SP – I see Mayweather out-boxing Maidana. I see him frustrating Maidana. I see Maidana not being able to hit him the way he hit Adrien Broner and I won’t be surprised by a knockout by Floyd but we've seen that Floyd doesn't really do that anymore. We'll see what happens. I don't think Maidana has what it takes to beat Floyd.
AW – How about Marquez-Alvarado?
SP – I hope both guys use good defense. Mike has shown that he can be a good boxer but he's also showed that his mentality in the ring is more of a slugger and go-get-it fighter. He can’t do that against Juan Manuel. On the other hand we know everything Juan Manuel can do. I think Juan Manuel might win, he might knock Mike out. Mike's one of my buddies so I wish him the best.
AW – What did you think of Bradley-Pacquiao II?
SP – I thought it was a good fight, I thought it was close. I thought maybe the first half of the fight might have been close but I thought Manny really pulled away and showed what he can do.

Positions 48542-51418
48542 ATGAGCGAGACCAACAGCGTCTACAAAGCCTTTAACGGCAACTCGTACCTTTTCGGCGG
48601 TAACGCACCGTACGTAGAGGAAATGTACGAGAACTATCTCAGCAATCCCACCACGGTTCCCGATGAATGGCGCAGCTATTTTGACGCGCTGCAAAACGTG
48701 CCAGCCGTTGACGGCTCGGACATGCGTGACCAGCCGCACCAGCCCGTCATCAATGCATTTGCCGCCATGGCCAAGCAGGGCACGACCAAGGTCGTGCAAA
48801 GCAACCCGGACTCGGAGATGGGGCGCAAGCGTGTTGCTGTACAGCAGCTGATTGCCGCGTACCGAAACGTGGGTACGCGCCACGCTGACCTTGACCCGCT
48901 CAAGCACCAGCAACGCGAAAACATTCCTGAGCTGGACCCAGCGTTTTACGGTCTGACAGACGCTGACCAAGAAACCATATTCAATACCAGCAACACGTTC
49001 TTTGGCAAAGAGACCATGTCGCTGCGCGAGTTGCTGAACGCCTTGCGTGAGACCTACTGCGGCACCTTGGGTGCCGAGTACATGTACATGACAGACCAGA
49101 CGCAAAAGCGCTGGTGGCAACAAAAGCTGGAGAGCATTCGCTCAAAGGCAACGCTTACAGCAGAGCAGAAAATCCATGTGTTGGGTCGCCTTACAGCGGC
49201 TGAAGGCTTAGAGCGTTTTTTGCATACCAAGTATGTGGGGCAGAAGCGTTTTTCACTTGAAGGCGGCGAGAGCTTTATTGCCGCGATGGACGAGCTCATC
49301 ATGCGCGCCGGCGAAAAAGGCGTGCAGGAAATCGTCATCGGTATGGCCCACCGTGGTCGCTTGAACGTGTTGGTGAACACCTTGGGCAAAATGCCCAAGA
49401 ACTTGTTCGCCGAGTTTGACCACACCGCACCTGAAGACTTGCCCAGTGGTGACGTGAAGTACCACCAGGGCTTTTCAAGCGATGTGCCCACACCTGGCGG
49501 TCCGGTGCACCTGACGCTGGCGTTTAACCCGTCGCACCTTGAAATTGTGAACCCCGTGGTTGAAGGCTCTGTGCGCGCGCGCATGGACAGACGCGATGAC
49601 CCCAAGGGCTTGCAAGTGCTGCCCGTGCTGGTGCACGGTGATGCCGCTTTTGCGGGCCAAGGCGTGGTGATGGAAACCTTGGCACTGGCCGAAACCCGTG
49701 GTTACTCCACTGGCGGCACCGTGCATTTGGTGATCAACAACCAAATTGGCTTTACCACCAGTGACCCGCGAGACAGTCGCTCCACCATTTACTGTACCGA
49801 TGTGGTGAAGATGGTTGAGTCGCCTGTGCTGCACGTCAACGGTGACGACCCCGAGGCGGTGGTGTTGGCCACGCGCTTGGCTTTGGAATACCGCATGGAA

AW – Going back a few years ago when you were on your way up you were one of the lead sparring partners for a couple of Manny Pacquiao's fights. That must have been a great experience?
SP – It was a great experience. Believe it or not I still think about him when I'm training now because I take myself back to how hard he trained and how hard he worked. Not only that but how much fun he had in camp. We're doing a lot of what Manny did to become as great as he has so hopefully following those footsteps I’ll be in his position soon.
AW – Have you ever trained with Floyd Mayweather Jr.?
SP – Never trained with Floyd. I've been in the gym with him but never trained with him.
AW – Tell us about yourself outside of boxing?
SP – My dad works me really hard so I'm usually always training. When I'm not training I'm trying to rest up. Apart from boxing it's mostly movies and hanging out at home. I'm more of a homebody. If I'm going out I'm usually going to the movies or bowling or playing pool.
AW – In closing do you have a message for Malignaggi ahead of your upcoming fight?
SP – No message for Paulie. I wish him the best. Good luck to him and his team.